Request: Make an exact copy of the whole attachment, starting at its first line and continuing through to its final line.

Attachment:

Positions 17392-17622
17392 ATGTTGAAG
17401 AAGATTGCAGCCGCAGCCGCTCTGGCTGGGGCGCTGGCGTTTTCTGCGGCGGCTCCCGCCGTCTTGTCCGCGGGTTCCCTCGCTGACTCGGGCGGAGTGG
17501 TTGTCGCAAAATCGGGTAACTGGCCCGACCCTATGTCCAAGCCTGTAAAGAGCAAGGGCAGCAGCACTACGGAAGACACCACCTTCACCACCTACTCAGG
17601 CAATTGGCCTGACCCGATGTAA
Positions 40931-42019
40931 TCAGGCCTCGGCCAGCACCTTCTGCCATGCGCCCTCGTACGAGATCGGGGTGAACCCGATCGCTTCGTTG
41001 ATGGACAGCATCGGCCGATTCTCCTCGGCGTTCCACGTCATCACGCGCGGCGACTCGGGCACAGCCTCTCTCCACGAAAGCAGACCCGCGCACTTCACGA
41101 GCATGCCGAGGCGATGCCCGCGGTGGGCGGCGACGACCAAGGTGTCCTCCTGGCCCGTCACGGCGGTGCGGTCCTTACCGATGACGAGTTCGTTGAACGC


Positions 17392-17622
17392 ATGTTGAAG
17401 AAGATTGCAGCCGCAGCCGCTCTGGCTGGGGCGCTGGCGTTTTCTGCGGCGGCTCCCGCCGTCTTGTCCGCGGGTTCCCTCGCTGACTCGGGCGGAGTGG
17501 TTGTCGCAAAATCGGGTAACTGGCCCGACCCTATGTCCAAGCCTGTAAAGAGCAAGGGCAGCAGCACTACGGAAGACACCACCTTCACCACCTACTCAGG
17601 CAATTGGCCTGACCCGATGTAA
Positions 40931-42019
40931 TCAGGCCTCGGCCAGCACCTTCTGCCATGCGCCCTCGTACGAGATCGGGGTGAACCCGATCGCTTCGTTG
41001 ATGGACAGCATCGGCCGATTCTCCTCGGCGTTCCACGTCATCACGCGCGGCGACTCGGGCACAGCCTCTCTCCACGAAAGCAGACCCGCGCACTTCACGA
41101 GCATGCCGAGGCGATGCCCGCGGTGGGCGGCGACGACCAAGGTGTCCTCCTGGCCCGTCACGGCGGTGCGGTCCTTACCGATGACGAGTTCGTTGAACGC